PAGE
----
Celebrate Bike to Work and School Day on May 15
photo by Isaac Bonnell
Every morning, Bellis Fair Mall manager Dennis Curtis and Bellingham Deputy Police Chief David Doll meet around 7:15 — not for coffee or to talk about business, but to ride to work together.
Both Curtis and Doll live in Ferndale and bike commute down Northwest Avenue into Bellingham. They both started riding their bikes to work around the same time two years ago, but commuting together was happenstance, Curtis said.
“We commute in the same direction and he passed me a couple times going up the hill,” Curtis said. “We eventually struck up a conversation and decided to commute together. Now we’re able to push each other.”
Curtis was first inspired by a co-worker to ride into work. The 16-mile round trip seemed daunting at the time, so he started by just riding on Mondays, Wednesdays and Fridays to get himself into shape for riding every day. For him, the major benefit of bike commuting is his health.
“There are lots of benefits, but the health benefit has meant the most to me. I’m in the best shape of my adult life,” said Curtis, 48, who has lost 50 pounds since he started riding to work. “There’s this perception that only environmentalists bike to work and that you’re out there to save the world. But it’s not just people who are out to save the world who are commuting by bike — there are a lot of business people, too. And when I look at what it’s done to my health, the benefits to the environment are almost secondary.”
When fuel prices were nearing record highs, it just seemed natural that more people would turn to their bikes for transportation. Now, fuel prices have dropped with the recession, but Doll said he still sees a lot of people commuting on two wheels.
“Since last summer, I’ve seen more bike commuters and I think it’s growing,” Doll said. “It’s a good way to get your heart pumping and it’s a good way to release some stress after work.”
For those contemplating bike commuting, here are some things to think about:
- First, get started. “Start out slow — go just one day a week. The important part is to start,” Curtis said. “Eight miles seemed daunting to me when I started, but now it’s just routine.”
- Invest in safety equipment including a helmet, reflective clothing, and lights if you are riding at night. The most important part is to be seen by cars, Doll said. “As you get more bike commuters out there, people get more used to seeing bike commuters.” Until then, make sure you are visible.
- Plan ahead for your day. You may be surprised by how little you need to bring with you. “I keep dress shoes here at work and I pack a lunch,” Curtis said. “When I first started I was folding a bunch of clothes into a bike bag, which I discovered was just extra weight.”
- Carry repair tools, like tire levers and a spare tube. And stop to help a fellow biker: “I always stop if someone is broken down to make sure they have enough equipment,” Doll said.
- Obey the rules of the road, including speed limits and stop signs. “Always be aware that something could jump out in front of you, like a ball or a dog,” Doll said. “If you ride your bike defensively like you drive your car defensively, you’ll be fine.”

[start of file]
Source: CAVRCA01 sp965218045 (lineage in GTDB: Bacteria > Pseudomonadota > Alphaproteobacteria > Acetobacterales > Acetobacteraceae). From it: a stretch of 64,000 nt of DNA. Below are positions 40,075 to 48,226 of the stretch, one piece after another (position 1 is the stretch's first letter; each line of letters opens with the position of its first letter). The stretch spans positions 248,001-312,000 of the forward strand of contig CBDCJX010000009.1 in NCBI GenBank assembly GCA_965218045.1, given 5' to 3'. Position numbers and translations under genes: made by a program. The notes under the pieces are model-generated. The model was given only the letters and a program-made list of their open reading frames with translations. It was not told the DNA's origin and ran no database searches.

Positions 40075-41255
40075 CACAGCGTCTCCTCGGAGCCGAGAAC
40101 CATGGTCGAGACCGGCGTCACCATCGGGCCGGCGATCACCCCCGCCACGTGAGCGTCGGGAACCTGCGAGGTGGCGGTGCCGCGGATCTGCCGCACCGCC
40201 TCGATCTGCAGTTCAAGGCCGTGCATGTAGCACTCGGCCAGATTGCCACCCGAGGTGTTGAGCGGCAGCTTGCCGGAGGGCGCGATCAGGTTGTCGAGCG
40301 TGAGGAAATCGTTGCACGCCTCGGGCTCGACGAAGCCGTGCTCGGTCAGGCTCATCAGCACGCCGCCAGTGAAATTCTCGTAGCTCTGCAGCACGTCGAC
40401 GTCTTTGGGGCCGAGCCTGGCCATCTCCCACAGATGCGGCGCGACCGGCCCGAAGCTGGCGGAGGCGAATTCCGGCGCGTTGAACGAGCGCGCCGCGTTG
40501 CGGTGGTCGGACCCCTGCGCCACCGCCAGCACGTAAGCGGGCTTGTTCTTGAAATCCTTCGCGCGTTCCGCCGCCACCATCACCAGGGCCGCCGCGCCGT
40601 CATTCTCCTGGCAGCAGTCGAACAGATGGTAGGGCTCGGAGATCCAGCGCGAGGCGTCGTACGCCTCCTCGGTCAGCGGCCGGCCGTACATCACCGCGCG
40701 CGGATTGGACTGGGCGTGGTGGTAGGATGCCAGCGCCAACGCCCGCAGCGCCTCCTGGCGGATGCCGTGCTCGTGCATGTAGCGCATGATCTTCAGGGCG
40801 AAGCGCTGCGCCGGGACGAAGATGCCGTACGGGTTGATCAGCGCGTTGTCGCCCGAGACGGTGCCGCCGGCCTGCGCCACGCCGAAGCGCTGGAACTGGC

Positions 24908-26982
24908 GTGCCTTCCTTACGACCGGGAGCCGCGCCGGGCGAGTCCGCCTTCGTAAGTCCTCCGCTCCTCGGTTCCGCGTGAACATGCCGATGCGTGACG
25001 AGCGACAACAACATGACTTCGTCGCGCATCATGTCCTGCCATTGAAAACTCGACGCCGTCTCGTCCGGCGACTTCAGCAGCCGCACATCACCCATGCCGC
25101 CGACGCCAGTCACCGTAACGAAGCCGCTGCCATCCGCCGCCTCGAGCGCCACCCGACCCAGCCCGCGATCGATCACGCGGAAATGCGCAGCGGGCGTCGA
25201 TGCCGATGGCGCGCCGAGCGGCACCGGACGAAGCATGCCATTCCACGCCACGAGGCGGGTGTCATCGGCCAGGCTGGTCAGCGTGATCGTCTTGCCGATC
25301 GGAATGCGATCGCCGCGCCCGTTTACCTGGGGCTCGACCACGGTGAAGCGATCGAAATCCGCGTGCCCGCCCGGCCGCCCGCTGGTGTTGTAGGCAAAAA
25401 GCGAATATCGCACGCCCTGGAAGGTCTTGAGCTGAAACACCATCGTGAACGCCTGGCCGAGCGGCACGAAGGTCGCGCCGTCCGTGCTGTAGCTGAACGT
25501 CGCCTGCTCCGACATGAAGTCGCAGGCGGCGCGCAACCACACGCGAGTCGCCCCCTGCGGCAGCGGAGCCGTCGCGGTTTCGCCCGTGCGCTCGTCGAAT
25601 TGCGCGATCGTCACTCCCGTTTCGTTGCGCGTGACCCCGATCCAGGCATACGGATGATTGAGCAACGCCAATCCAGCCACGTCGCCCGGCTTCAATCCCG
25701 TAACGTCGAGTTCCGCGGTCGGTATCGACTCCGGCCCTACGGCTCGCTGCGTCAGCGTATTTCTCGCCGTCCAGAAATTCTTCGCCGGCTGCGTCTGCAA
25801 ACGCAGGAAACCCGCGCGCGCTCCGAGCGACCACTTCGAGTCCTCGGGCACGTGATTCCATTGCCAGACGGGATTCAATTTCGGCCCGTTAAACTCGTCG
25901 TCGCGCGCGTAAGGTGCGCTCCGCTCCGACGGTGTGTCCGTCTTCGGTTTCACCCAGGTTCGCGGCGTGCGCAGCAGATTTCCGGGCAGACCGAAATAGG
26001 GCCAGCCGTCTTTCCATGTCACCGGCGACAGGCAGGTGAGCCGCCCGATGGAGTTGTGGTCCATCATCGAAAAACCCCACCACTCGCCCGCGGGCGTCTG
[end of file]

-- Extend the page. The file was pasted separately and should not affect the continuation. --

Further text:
At Bellingham Cold Storage, commuting by bike or bus has become a unifying cause for many employees, said education and training coordinator Karen Hollingsworth.
“In 1999, we had one person who took the bus. It has grown from that to where almost half of us take another mode of transportation,” Hollingsworth said said of the staff of about 125. “It helps when they see our treasurer bike to work or our president carpool to work. It has become a part of our corporate culture.”
Ten years ago, Bellingham Cold Storage began encouraging employees to take alternative transportation and rewarding those who did. On every timecard there is a space for employees to show how they got to work, and this information is tracked through the payroll. This allows Hollingsworth to track how many employees are biking or taking the bus.
A couple of times a year, the company recognizes one randomly chosen “smart commuter” with a $25 gift card to Mallard Ice Cream and a brief bio in the company newsletter. Small rewards and recognition are much appreciated, Hollingsworth said, and have been key in getting employees excited about their commute.
“It doesn’t have to cost very much,” she said. “I also give out boxes of Cracker Jack.”
Bike commuting can also create connections outside of the workplace. Much like motorcyclists, bike commuters are known for waving at other bike commuters.
“When you commute by car, you may happen to see the same people in the same car, but you don’t feel any connection to them,” Curtis said. “But when you’re bike commuting, you feel a sense of camaraderie with them. I see about half a dozen people going the other way, from Bellingham to Ferndale. I don’t know any of their names or where they work, but we wave at each other.”
And when you do know their names, it makes it that much better.
“You get good friendships along the way. Dennis and I have become good buds,” Doll said.
Bike to Work and School Day
In 1956, the League of American Bicyclists declared May as National Bike Month and the third Friday of the month as Bike to Work and School Day. Bellingham hosted its first organized celebration in 1998.
This year, Bike to Work and School Day celebrations will be held in Bellingham and around the county on May 15, and for the first time, all of the public schools will be hosting an event, Last year, more than 7,500 people participated. Stop at one of the 30 “celebration stations” around town for refreshments and prizes. Additional festivities continue through the day with the annual City Hall Tricycle Race at noon, an evening celebration at Boundary Bay Brewery from 5 to 7 p.m., and a kids’ celebration at Mallard Ice Cream. For more information visit the Mount Baker Bicycle Club Web site, www.mtbakerbikeclub.org.